6,045 COVID-19 cases in Arizona; 266 deaths
5,000+ new cases in 25 days
It took 64 days for Arizona to record 1,000 COVID-19 cases after the first confirmed test on Jan. 26.
Since then, it took 25 days to add 5,000 more cases.
Further, it took just four days to make the jump from 5,000 cases to 6,000 confirmed positive tests of coronavirus in Arizona.
The Friday morning report from the Arizona Department of Health Services shows Arizona now has 6,045 confirmed COVID-19 cases, including 276 new cases in the past 24 hours.
Demographic breakdown of Arizona cases
Friday, ADHS reported 17 more deaths in the past 24 hours and 13 of those have been for patients in the 65 and older demographic. Seniors 65 and older now account for 200 of the state’s 266 COVID-19 deaths, with 39 deaths reported among people 55-64 years of age.
Women continue to contract the virus in higher numbers than men in Arizona (53%), but more men than women die from COVID-19 (58%).
Breakdown of cases
Maricopa County added 146 new cases in the past 24 hours and continues to have the highest number of positive tests among Arizona counties with 3,116 cases as of Friday morning.
Pima County has 1,060 cases, with the next highest frequency being in Navajo and Coconino counties with 583 and 391 cases, respectively.
The ADHS Friday report states 60,714 tests have been done in Arizona with 9% of those coming back positive.
People between the ages of 20 and 44 have had the highest number of positive tests (2,253), but the fewest deaths (nine.) Seniors 65 and older have tested positive 1,484 times with 200 deaths.
The Arizona Department of Health Services website now includes detailed information on the ethnicity of coronavirus in Arizona as well as a zip code map that shows the location of confirmed cases.
Yavapai County Community Health Services’ Friday morning report shows 75 confirmed cases, one death and six patients who have recovered from the virus.
YCCHS reports 11 confirmed cases in Sedona, nine in Cottonwood and eight throughout the rest of the Verde Valley.
YCCHS reports 2,178 people in Yavapai County have been tested for COVID-19 with 96.6% of those being negative.
Women outpace men by a 44-31 margin for positive COVID-19 tests in Yavapai County, according to YCCHS.
Friday morning, Verde Valley Medical Center in Cottonwood reported a hospital census of 45 patients with eight in critical care. VVMC reports two positive cases of coronavirus with 13 tests pending.
Flagstaff Medical Center reports 32 positive tests with 11 results pending. FMC has admitted 152 patients; 38 of those patients are in critical care.
U.S. and global totals
The most recent estimates of U.S. and global cases of COVID-19 put the U.S. caseload at 891,000 Friday morning, with the U.S. death tally at 50,401, the highest of any nation in the world, according to Johns Hopkins University. More than 82,000 Americans have recovered from COVID-19.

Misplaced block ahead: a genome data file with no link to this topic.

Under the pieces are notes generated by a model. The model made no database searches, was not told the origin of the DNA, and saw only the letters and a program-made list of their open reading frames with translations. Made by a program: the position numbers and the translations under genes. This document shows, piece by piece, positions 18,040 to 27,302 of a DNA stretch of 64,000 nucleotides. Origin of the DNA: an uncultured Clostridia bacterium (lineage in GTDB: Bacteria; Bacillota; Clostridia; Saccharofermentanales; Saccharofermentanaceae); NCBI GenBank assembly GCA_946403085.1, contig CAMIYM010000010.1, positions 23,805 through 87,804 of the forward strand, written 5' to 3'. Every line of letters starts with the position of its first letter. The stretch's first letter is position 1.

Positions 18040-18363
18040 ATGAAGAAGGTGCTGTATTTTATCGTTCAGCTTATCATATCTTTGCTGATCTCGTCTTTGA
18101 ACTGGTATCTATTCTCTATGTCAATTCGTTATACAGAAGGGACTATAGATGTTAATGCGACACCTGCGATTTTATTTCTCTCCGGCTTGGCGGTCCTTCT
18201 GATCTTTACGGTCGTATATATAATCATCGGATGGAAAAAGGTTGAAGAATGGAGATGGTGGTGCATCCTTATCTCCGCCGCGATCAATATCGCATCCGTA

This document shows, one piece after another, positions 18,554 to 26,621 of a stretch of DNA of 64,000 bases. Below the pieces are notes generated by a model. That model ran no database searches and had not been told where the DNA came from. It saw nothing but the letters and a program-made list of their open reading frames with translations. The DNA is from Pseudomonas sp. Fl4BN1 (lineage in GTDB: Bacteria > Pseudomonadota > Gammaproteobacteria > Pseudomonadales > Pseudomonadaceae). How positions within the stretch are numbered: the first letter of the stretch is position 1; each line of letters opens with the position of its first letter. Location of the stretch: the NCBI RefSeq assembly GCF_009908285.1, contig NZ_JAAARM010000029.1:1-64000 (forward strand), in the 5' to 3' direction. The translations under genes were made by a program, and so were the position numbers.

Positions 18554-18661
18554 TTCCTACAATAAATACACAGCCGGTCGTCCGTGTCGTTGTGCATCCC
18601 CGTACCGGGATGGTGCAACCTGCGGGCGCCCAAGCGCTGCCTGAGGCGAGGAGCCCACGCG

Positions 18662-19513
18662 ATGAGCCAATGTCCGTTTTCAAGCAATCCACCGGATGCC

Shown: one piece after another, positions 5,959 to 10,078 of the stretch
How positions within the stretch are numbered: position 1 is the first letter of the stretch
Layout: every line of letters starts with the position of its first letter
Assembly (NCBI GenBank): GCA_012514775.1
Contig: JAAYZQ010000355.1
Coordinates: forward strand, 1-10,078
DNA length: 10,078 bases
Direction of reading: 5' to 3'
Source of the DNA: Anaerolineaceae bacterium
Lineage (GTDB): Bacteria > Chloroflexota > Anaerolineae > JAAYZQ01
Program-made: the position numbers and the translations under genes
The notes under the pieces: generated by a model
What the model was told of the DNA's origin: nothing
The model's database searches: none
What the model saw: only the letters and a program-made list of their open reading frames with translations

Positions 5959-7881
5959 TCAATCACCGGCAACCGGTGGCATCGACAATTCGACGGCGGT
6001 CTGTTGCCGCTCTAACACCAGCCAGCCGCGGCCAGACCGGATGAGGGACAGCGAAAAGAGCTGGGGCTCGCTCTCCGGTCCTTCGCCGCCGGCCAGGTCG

The virus is present in all 50 states, District of Columbia, Puerto Rico, Guam, the Northern Mariana Islands, and the U.S. Virgin Islands, according to the CDC.
The World Health Organization Friday reported 2.74 million cases worldwide, with 192,000 deaths and 752,000 recoveries.
Why Physical Distancing and Masks?
Yavapai Community Health Services reports people get infected with COVID-19 by viral droplets transmitted from an infected person’s cough or sneeze enter through your nose, mouth or eyes — the usual entry points for respiratory viruses.
“Even if they don’t cough or sneeze directly on you, you may get the virus if you touch something an infected person recently touched and then touch your face, nose, mouth or eyes. From there, it travels to the back of your nasal passages and to the mucous membranes in the back of your throat. That’s the place where symptoms — such as a sore throat and dry cough — often start,” according to YCCHS. “Then the virus spreads down the airway passages to the lungs. When the lungs’ membranes become inflamed, it’s harder for them to work properly. In addition to causing problems in the lungs, the virus may also cause nausea, diarrhea or indigestion if it infects cells in the gastrointestinal system. It can take as few as two or as many as 14 days after being exposed to the COVID-19 for the first symptom to develop. The first symptom of COVID-19 is usually a fever. Then come respiratory symptoms, like a dry cough and shortness of breath, that often turn into pneumonia. The worst cases can lead to respiratory failure, which could result in death. Additionally, if you've lost your sense of smell or taste, you could be a ‘hidden carrier’ of the coronavirus.”
COVID-19 confirmed cases in Arizona
April 24 6,045 cases
April 23 5,769 cases
April 22 5,459 cases
April 21 5,251 cases
April 20 5,064 cases
April 19 4,929 cases
April 18 4,719 cases
April 17 4,507 cases
April 16 4,234 cases
April 15 3,962 cases
April 14 3,806 cases
April 13 3,702 cases
April 12 3,539 cases
April 11 3,393 cases
April 10 3,112 cases
April 9 3,018 cases
April 8 2,726 cases
April 7 2,575 cases
April 6 2,456 cases
April 5 2,269 cases
April 4 2,019 cases
April 3 1,769 cases
April 2 1,598 cases
April 1 1,413 cases
March 31 1,289 cases
March 30 1,157 cases
March 29 919 cases
March 28 773 cases
March 27 665 cases
March 26 508 cases
March 25 401 cases
March 24 326 cases
March 23 235 cases
March 21 106 cases
March 20 63 cases
March 19 44 cases
Jan. 26 First Arizona case reported
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